Lead Poisoning Prevention

No safe blood lead level has been identified for children. Even low levels of lead in the blood can have lifelong health impacts.

on October 3, 2023

What is Lead Poisoning?

Lead poisoning or lead toxicity refers to exposures to lead that result in illness and require immediate medical attention. It is used to describe cases when there are severe health effects related to high blood lead levels.

Lead can be found inside and outside the home. The most common sources of lead in drinking water are lead pipes, faucets, and fixtures.  Lead may also be brought into the home on work clothes, shoes, hair, and pets. About half of the homes built before 1978 have lead-based paint. Lead from paint, paint chips, and dust can pose serious health risks.

Lead is toxic, especially in young children. When lead is breathed in or swallowed, it can result in damage to the brain and nervous system, learning and behavior problems, slow growth and development, and hearing and speech problems. Children younger than 6 years of age are particularly vulnerable to lead exposure. This is because their bodies are still developing and growing rapidly.

Children can be exposed by swallowing or breathing in lead dust created by old paint that has cracked or chipped, eating paint chips, or chewing on surfaces coated with lead dust and/or lead-based paint, such as window sills.

What Can You Do About It?

Lead poisoning is preventable! The key is getting your children and home tested.

A blood test is the best way to find out if a child has lead poisoning. Talk to your child’s health care provider about getting a blood lead test if your child may have been exposed to lead. Children’s blood lead levels tend to increase from 6 to 12 months of age and tend to peak at 18 to 24 months of age.

Blood lead tests are required for:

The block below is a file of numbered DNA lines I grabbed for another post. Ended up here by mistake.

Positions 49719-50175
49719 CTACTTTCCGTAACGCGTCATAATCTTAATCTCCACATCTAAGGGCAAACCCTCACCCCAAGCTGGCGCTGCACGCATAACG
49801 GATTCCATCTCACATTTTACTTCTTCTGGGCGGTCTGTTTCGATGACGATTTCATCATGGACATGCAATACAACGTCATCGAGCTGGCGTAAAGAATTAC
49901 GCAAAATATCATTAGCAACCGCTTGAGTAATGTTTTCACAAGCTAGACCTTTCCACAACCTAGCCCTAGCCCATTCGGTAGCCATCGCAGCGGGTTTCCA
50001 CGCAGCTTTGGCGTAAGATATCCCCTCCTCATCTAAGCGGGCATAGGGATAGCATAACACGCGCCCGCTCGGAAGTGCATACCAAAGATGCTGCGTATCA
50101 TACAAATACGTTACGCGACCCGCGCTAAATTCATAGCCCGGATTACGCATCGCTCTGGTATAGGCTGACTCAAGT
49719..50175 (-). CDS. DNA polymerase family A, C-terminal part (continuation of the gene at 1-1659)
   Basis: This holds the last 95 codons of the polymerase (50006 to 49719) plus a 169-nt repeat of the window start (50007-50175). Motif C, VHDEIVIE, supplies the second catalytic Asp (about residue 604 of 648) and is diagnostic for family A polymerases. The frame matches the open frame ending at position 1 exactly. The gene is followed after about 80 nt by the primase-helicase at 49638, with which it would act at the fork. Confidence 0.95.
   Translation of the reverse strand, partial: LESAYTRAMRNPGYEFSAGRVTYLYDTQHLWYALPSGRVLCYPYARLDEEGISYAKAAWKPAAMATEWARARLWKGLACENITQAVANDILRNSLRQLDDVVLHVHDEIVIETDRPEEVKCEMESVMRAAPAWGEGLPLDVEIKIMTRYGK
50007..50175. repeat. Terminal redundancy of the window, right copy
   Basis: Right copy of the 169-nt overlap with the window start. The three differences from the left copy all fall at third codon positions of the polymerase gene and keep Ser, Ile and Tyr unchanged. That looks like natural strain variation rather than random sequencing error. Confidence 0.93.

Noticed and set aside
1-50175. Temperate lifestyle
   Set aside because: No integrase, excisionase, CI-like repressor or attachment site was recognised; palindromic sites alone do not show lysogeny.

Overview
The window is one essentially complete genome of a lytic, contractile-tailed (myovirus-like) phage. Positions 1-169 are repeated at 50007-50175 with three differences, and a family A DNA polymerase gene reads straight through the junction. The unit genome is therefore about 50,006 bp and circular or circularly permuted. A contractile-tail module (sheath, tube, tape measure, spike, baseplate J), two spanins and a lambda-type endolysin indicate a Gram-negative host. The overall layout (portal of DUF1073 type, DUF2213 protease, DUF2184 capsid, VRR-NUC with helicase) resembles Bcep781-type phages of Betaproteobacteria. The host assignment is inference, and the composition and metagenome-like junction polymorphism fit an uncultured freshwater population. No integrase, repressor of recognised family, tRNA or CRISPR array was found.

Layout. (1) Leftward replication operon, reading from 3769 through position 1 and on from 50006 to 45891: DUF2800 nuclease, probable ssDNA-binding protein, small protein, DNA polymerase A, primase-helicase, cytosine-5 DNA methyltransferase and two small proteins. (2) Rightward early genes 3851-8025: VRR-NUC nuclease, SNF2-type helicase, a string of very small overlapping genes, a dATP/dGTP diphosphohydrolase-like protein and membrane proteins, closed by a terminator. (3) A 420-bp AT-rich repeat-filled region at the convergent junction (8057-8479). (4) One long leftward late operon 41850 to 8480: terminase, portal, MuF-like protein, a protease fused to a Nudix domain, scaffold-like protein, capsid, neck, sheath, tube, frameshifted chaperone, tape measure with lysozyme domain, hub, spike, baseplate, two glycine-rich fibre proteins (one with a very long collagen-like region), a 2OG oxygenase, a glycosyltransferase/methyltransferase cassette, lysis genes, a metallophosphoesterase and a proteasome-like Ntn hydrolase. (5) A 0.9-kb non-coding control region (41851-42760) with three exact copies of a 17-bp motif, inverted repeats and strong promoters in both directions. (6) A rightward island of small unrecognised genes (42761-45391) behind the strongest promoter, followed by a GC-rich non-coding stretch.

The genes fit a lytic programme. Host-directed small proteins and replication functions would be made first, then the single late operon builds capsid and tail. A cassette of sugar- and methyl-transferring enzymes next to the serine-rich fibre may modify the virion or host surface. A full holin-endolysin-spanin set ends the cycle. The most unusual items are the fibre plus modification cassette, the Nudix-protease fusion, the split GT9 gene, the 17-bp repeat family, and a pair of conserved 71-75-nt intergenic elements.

Children ages 12 and 24 months who receive Medicaid.

Children between ages 24 and 72 months who receive Medicaid with no record of a previous blood lead test.

Blood lead tests are recommended for:

Children ages 12 and 24 months living in areas that are at higher-risk or who belong to populations that are higher-risk.

Children or other family members who have been exposed to lead.

Children who should be tested under your state or local health testing plan.

Get your home tested.

Minimize your risk of lead exposure by hiring a certified professional to test your home for lead if it was built before 1978. Find a lead-safe certified contractor for renovation, repair, and painting jobs at www.epa.gov/lead/findacontractor.

If you rent, ask your landlord to share previous test results or have your home or apartment tested for the presence of lead.

To find out for certain if you have lead in your drinking water, have your water tested. Contact your local health department or water company to find out about testing your water or visit epa.gov/safewater for EPA’s lead in drinking water information.


This traditional eye makeup is brought to the U.S. from many countries in Asia, Africa, and the Middle East. It is put on the eyes and skin of women, men, babies, and young children. Some of these products have high levels of lead, which may be bad for your health.


Together, we can prevent lead exposure. Schedule your child’s blood lead test with CCI Health Services.